A number of villains are “brought in for justice.” Notably, as above, T’Challa’s quest for a revenge killing (Captain America: Civil War 2006), and the Incredible Hulk’s battle with Abomination (The Incredible Hulk 2008), both end with the exercise of restraint and the promise of trial by law. Magneto is imprisoned at the end of the first X-Men (2000), as is a different Green Goblin in the rebooted Amazing Spider-Man (2012). Thor takes Loki to an Asgardian prison at the end of The Avengers (2012).
Then there are the elegant solutions. Doctor Strange’s bargain: he cannot beat Dormammu, and he was previously unwilling to kill Kaecilius … but he can time-lock Dormammu until the raging demon is willing to promise to leave earth (and take Kaecilius for eternal torment — the “eternal life” Kaecilius thought he wanted!) in exchange for freedom. Or take the somewhat confusing X-Men: Days of Future Past (2014), in which the film’s conclusion winds up altering the timeline such that the world is no longer at war, restoring many previously killed heroes to life, though the tension between human and mutant continues. Mystique’s past-era restraint, seen as a mutant sparing and saving the president’s life, plays a major role in shifting the timeline to this more-peaceful future: look what happens when one side puts down the gun.
Very few comic book heroes, as it turns out, take up the role of executioner. Strikingly, Captain America — an actual soldier, whose mission and training include wielding lethal force in warfare — doesn’t execute the big bads of his films. Red Skull kills himself seeking power; the Winter Soldier fights Cap to a weird stalemate because Cap holds back, trying to redeem him (the Winter Soldier then rescues Cap from drowning); and Cap spends the entirety of Civil War trying to keep Bucky from being executed, and then stops well short of a death blow in his brawl with Tony Stark, as Black Panther meanwhile spares Baron Zemo’s life.
The nature of the exceptions may be telling: the villains are nearly always seen as inhuman or demonic. Loki may survive The Avengers, but not so the Chithauri aliens. When The Amazing Spider-Man teams up with Gwen Stacy to overload Electro, dispersing him throughout a power grid, we don’t shed many tears for the no-longer-human force attacking them (Amazing Spider-Man 2, 2012) — our tears are reserved for Gwen herself, later in the film. An earlier incarnation of Spidey willingly killed off the alien Venom symbiote, but first wrested it from its human host, Eddie Brock, with powerful sonic vibrations (Spider-Man 3, 2007). The Guardians of the Galaxy do in both the alien Ronin the Accuser (GotG Vol 1, 2014) and the “small-g” god, Ego the Living Planet (GotG Vol 2, 2017). Both Logan‘s “Reavers” and Deadpool‘s foes, Ajax and Angel Dust, have pushed their bodies past their intrinsic humanity to acquire a capacity for greater violent power. So too, Iron Man 3‘s Killian, who drugs himself with the “Extremis” syrum to become a magma-like, regenerating force. The computer viruses Ultron (Avengers 2: Age of Ultron, 2015) and Armin Zola (Captain America: the Winter Soldier, 2014) are hardly even seen as killed.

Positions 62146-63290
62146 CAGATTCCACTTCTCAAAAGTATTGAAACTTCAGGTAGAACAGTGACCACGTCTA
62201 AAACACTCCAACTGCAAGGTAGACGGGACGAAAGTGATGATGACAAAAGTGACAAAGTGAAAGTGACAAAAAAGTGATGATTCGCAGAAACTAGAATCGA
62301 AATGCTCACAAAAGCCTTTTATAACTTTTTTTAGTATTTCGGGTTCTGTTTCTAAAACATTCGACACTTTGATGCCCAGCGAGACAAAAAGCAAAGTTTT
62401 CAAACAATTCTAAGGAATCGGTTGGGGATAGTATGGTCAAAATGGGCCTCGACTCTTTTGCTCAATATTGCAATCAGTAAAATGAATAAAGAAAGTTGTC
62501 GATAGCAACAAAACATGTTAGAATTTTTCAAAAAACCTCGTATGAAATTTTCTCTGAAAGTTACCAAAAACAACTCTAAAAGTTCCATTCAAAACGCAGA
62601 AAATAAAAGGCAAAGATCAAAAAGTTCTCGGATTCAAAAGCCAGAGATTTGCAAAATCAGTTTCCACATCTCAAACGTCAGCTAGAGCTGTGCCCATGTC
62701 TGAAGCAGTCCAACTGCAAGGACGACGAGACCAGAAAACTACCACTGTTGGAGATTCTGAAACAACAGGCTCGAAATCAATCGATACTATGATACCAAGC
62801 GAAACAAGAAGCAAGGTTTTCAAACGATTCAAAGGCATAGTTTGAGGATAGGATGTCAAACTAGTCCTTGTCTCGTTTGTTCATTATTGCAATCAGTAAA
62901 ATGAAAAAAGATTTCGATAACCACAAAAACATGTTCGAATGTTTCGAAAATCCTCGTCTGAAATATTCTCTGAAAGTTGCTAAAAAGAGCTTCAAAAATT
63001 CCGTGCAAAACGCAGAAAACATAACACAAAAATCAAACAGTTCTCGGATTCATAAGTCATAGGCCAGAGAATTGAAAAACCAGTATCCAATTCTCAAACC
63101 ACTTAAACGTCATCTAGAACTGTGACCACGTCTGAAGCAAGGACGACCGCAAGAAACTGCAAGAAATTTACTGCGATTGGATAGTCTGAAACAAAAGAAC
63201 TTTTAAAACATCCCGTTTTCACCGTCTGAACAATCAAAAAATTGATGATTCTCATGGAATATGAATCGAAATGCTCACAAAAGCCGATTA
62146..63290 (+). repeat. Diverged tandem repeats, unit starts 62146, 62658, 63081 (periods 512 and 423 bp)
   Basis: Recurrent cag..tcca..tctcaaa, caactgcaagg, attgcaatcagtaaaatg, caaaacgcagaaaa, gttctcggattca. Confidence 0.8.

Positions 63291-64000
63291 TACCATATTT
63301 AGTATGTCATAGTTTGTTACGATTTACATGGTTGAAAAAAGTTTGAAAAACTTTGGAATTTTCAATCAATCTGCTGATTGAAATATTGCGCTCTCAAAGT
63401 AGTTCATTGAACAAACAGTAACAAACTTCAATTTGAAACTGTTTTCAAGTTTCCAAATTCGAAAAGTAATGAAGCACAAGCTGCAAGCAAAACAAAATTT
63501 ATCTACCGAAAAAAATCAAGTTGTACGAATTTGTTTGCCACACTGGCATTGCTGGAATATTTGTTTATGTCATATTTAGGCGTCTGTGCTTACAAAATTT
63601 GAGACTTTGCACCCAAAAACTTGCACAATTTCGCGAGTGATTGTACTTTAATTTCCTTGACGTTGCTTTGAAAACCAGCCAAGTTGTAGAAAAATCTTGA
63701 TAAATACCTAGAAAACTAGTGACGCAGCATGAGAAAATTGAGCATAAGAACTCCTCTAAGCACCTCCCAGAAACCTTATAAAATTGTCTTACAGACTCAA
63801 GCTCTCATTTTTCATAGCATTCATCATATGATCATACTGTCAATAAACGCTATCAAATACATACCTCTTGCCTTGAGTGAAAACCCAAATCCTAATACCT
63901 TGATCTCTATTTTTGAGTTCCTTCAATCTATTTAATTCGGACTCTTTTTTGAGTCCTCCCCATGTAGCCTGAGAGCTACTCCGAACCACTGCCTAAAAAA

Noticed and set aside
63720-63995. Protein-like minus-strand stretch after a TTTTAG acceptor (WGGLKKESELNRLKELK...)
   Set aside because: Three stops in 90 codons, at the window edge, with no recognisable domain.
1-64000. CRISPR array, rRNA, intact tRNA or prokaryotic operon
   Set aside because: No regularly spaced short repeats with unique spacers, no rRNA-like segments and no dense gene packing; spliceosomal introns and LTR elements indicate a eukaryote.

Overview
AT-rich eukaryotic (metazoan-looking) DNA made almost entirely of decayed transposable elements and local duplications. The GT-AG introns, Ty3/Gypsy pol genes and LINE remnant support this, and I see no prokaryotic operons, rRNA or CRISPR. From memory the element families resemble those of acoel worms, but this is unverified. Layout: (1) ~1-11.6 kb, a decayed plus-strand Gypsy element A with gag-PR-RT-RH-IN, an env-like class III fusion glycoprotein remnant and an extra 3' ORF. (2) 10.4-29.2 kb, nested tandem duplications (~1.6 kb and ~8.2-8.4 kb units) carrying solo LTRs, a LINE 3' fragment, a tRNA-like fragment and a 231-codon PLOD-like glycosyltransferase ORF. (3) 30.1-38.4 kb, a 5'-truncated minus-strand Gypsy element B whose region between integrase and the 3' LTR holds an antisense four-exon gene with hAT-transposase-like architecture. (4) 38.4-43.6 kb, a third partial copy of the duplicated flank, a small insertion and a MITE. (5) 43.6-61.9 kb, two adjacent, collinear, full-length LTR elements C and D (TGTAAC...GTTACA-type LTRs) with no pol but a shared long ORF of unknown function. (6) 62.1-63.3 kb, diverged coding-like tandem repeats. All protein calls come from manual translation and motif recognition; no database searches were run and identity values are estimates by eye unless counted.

For Marvel, it seems, restraint is a virtue. The villains are the unrestrained ones, and often that lack of restraint leads to their death (the Green Goblin’s self-inflicted glider wound, etc). The heroes will behave in a restrained way even if it might cost them something (Captain America: the Winter Soldier, Spider-Man: Homecoming). In a way, Iron Man can be seen most clearly as the villain in Captain America: Civil War, when Cap tries to explain that Tony’s being manipulated and Tony replies, “I don’t care; he killed my mom.” When heroes do kill, the villains usually are not human (the Chitauri, the Ultron virus, Ronin, Ego), or they have done something to make themselves seem less human (Killian, the Reavers, Ajax). There are some nuances, but this holds true somewhat.
Marvel is also exploring alternatives to violence. The rule of law is a major one (The Incredible Hulk, Baron Zemo), as is redemption for the villain (Doc Ock, the Lizard, Bucky the Winter Soldier, Yondu). Doctor Strange stands as a unique Christ-figure in this mix: self-sacrifice, rather than the exercise of violent power.
This is by no means a perfect morality. In our world, where we can easily view one another as “less than human” for belonging to the wrong political party, it’s dangerous to show “heroic” justice end in the death of the “demons” and the “aliens.” Shooting attempts such as those targeting George Tiller in 2009, the Family Research Center in 2012, Gabriel Giffords in 2011, and GOP members including Stephen Scalise in 2017 may be among the most sober examples.
But it is a morality, and I’ll be voting with my ticket fares for more movies whose heroes show restraint and stay their hand from executions, whenever I’m able.
Part two of this post considers recent DC films, and can be found here.